Defining sexual harassment in California may seem simple on the surface, but it actually is a complex topic. According to the U.S. Equal Employment Opportunity Commission, sexual harassment typically interferes with your ability to work or creates a hostile environment where you feel uncomfortable. There are many actions that could fall under this umbrella definition, but generally, the harassment will in some way relate to the gender of the people involved or be of a sexual nature.
It is important to note in any case of sexual harassment, you must make it clear the harassment is not acceptable. You should tell the person committing the actions you do not like it and will not tolerate it. You should also use any employer provided services to file the proper complaint or notify your superiors of the incident.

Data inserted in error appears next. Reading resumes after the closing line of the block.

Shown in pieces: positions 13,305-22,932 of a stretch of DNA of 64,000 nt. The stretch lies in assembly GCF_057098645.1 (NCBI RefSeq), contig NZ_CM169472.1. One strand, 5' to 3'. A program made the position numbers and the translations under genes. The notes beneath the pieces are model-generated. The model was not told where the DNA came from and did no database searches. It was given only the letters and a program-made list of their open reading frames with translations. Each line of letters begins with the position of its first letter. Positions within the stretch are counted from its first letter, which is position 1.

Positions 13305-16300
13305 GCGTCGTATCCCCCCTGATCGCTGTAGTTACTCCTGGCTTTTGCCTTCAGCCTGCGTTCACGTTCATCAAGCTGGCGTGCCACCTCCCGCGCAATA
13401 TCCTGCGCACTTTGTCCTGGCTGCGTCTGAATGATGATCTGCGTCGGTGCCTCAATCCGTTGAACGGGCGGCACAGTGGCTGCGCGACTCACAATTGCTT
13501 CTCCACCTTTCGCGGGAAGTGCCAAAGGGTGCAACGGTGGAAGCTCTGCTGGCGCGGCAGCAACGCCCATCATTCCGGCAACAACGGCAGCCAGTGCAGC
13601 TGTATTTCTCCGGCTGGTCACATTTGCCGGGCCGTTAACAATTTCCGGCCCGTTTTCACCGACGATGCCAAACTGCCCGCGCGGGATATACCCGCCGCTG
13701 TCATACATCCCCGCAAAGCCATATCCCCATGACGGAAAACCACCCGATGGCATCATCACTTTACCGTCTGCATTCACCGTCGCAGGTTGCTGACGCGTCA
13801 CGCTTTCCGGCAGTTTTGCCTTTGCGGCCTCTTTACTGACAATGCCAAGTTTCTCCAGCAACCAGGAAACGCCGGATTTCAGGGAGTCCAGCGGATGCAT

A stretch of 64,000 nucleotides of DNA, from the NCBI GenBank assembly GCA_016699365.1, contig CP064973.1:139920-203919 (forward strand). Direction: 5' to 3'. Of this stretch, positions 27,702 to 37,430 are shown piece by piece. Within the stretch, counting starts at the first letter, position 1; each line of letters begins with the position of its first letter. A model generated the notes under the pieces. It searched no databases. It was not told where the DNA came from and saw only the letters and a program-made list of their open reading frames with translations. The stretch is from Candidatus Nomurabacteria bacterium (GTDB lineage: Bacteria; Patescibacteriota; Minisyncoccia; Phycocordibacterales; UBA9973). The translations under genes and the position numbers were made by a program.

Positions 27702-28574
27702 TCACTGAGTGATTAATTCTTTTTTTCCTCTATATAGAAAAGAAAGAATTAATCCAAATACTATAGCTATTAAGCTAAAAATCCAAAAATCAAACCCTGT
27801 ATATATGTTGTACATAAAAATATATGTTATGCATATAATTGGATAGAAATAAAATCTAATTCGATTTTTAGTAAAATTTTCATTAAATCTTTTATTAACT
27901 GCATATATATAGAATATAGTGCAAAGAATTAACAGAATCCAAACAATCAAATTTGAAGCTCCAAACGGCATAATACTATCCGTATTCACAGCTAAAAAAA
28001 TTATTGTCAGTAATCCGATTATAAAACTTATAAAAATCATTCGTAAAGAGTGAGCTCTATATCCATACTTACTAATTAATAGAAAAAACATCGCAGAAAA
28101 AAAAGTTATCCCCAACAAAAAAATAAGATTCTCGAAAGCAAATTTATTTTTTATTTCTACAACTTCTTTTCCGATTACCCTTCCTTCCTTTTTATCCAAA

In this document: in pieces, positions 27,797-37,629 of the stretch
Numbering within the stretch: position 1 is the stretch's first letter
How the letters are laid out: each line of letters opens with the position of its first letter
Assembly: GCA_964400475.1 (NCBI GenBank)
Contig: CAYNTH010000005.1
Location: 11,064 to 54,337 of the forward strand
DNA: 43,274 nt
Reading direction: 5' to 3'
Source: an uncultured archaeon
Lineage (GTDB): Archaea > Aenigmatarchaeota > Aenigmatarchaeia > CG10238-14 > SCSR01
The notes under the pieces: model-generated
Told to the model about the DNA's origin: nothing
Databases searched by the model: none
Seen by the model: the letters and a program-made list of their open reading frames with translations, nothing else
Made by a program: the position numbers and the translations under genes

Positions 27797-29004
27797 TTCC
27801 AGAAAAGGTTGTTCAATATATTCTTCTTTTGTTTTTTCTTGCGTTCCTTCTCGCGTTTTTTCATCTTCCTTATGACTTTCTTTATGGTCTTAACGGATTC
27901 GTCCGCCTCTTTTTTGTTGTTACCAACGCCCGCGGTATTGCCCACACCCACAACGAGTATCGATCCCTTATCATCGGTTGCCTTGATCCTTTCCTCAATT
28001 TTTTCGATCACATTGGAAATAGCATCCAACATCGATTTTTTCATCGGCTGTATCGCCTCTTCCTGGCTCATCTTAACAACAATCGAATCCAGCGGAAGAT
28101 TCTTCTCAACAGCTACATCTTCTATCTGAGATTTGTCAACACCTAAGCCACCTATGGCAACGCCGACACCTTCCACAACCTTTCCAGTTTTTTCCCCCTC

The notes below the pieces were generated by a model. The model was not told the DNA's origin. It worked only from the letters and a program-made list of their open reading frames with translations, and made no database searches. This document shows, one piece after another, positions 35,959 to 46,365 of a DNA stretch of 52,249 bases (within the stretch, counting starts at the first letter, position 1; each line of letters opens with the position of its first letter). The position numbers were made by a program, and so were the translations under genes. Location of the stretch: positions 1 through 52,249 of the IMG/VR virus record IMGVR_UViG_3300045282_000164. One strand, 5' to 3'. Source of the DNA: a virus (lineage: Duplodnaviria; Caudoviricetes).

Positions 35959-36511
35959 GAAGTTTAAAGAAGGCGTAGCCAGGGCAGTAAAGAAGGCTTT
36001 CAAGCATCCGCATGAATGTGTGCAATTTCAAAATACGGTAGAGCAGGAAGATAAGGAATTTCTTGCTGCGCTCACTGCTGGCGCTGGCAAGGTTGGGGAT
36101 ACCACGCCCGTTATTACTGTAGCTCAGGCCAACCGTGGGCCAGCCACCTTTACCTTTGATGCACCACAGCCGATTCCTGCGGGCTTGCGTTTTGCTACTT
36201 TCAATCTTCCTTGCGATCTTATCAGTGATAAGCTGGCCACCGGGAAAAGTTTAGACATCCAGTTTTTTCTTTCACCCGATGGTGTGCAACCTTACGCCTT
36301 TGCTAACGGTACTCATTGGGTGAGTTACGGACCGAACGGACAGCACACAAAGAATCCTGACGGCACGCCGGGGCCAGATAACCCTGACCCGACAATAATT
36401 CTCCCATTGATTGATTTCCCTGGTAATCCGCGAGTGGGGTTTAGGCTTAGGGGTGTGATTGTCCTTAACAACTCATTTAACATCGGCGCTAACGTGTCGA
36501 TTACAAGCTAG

Some other important points to note are that this type of harassment can be done by anyone, male or female, in any position. For example, it could be a co-worker, your boss or a vendor who just comes to your workplace on occasion. It can also be done against anyone, regardless of whether they are the same sex as the person committing the actions or not. It also does not have to be directed towards you. For example, if a co-worker sent another co-worker a sexually explicit cartoon and you were exposed to the cartoon and felt harassed by it, then it can still be considered sexual harassment. This information is only intended to educate and should not be interpreted as legal advice.